The book is Georg Trakl: Poems and Prose, translated by Alexander Stillmark, who also provides an excellent introduction. I love the book for its expressionism, its grimness, its excess. It’s strange. It’s cinematic; I mean that the book’s images resemble some of my favorite expressionist films: Vampyr or The Cabinet of Dr. Caligari or Nosferatu. The poems are almost haiku. Trakl strings together declarations that present images. The images are frequently redundant in the context of his other poems. They are autumnal, with wine vats and crypts and crows and shepherds and skeletons and creatures and vagabonds and dark forests. The mood is always incredibly still and full of sighing, even if the imagery is over-the-top. Trakl’s poems remind me of Baudelaire and Aase Berg and Nerval and Keats and Bhanu Kapil and Poe (etc.), and they remind me of H. P. Lovecraft’s stories and the moods in those stories. I love too the summers and summer storms that edge through the poems: “At evening the cuckoo’s lament / In the wood is silent. / The corn stoops lower, / The red poppy.” The poem continues: “Black storms threaten / Above the hill / . . . The leaves of the chestnut / Never stir. / On the winding stair / Your dress rustles.” On a side note, Trakl was obsessed with Kaspar Hauser, and he wrote a poem about Hauser. Coincidentally, soon after discovering Trakl’s poetry, I watched Werner Herzog’s The Enigma of Kaspar Hauser, which everyone should see: it’s a wonderful movie.
On an even further side note, I just read Daniel Borzutzky’s translation of Jaime Luis Huenún’s delightful Port Trakl. Huenún’s book is a series of short poems that describes an eerie and largely abandoned South American port. In the introduction to the book,
Borzutzky writes, “Ultimately, poetry could not rescue Trakl the writer from the horror and violence of the world, and so as our speaker traverses the autonomous port where the only cultural references are literary, he encounters stowaways who have ‘lost their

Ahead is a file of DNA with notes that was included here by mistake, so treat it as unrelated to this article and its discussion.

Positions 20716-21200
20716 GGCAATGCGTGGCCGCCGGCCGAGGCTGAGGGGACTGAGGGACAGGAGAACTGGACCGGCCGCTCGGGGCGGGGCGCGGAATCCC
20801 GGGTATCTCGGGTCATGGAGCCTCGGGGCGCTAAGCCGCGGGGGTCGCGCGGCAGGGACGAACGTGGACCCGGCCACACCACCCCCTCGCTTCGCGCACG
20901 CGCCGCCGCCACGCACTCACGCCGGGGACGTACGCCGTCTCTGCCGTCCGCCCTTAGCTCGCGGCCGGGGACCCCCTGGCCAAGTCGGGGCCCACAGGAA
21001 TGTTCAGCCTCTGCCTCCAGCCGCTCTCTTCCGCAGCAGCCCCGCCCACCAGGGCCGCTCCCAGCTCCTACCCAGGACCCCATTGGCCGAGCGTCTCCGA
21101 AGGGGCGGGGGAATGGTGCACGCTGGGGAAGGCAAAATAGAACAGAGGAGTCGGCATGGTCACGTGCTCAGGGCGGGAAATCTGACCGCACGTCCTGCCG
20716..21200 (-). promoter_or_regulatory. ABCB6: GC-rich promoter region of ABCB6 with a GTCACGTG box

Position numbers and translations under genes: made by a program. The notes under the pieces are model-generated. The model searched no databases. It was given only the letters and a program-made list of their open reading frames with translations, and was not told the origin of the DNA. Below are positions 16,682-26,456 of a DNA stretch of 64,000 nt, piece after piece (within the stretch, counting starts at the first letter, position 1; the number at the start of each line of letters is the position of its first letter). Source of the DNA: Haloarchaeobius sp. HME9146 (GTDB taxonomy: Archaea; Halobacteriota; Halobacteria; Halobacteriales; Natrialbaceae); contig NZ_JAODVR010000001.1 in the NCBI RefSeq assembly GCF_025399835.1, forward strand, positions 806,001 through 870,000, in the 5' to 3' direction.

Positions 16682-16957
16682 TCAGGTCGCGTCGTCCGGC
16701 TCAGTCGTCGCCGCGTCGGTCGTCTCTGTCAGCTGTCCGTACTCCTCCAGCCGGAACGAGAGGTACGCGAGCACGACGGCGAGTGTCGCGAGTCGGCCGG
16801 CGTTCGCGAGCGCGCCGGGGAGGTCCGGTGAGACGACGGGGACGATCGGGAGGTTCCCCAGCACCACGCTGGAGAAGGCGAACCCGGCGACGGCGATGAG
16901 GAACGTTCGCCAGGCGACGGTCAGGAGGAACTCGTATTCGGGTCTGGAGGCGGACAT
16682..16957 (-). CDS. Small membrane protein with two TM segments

language,’ and priests who declare that they live in a ‘homeland of silence.’”
2. Where were you when you first read, or saw, or heard of this book?
I think I bought this copy in Portland, Oregon in 2005, but I might have bought it here in Chicago. I don’t really know. But, the first collection of Trakl’s poems that I encountered was a year before that purchase. I was working for a small editorial firm in a Chicago
suburb, and one afternoon I ended up wandering around the suburb’s library. I found by chance a thin blue volume of Trakl’s poems and checked it out. I remember reading the collection on the train. It was in the middle of the summer: too hot and too bright, and I really missed the fall, and Trakl is so expert at creating that fall feeling.
3. Did this book influence your own writing, thinking, sense of the world, or work?
When someone praises the “imagery” in a poem, it often seems like a veiled insult, as if images are somehow degraded things, somewhat unwelcome, perhaps too easy, definitely something one must justify with “content.” Trakl doesn’t “earn” his images. They are the poem, and the images are garish. They are redundant and gross and too much: “All silver a childlike skeleton shatters upon a bare wall.” That’s totally unnecessary, too weird, but it never leaves me. Reading Trakl is like being in a dim room full to the ceiling with broken furniture; it’s like Grimm’s fairy tales, and it’s like this.
4. Give us a line or excerpt from the text that intrigues, engages, mystifies, inspires, disgusts, or transforms you. Discuss…
Here is part of “De Profundis”:
The shepherds found the sweet body
Decayed in the thorn-bush.
I am a shadow far from sombre villages.
I drank from the spring in the grove.
Cold metal enters upon my brow,
Spiders seek out my heart.
There is a light that goes out in my mouth.
At night I found myself on the heath,
Stiff with refuse and dust of stars.
In the hazel-bush
Crystalline angels sounded again.
The “light that goes out in my mouth”: it’s so odd. What does that mean? I’m not sure if it’s idiomatic or what exactly the image is conveying, but I love it; I see an open mouth and an extinguished lamp. The spiders, the thorns, the metal, and silence erupt in a
wintry collage: “Crystalline angels,” “hissing wind,” “black rain.”
5. Who did you send this book to, why?
I dropped a copy on the train. It’s a hot summer, and it’s difficult to go outside.
Philip Sorenson is the author of the recently released book of poetry OF EMBODIES. He lives in Chicago with his wife, Olivia Cronk, and their daughter, Louise. His poems have appeared in a variety of journals, including Hayden’s Ferry Review, elimae, Asymptote, and Saltgrass. He teaches writing and literature.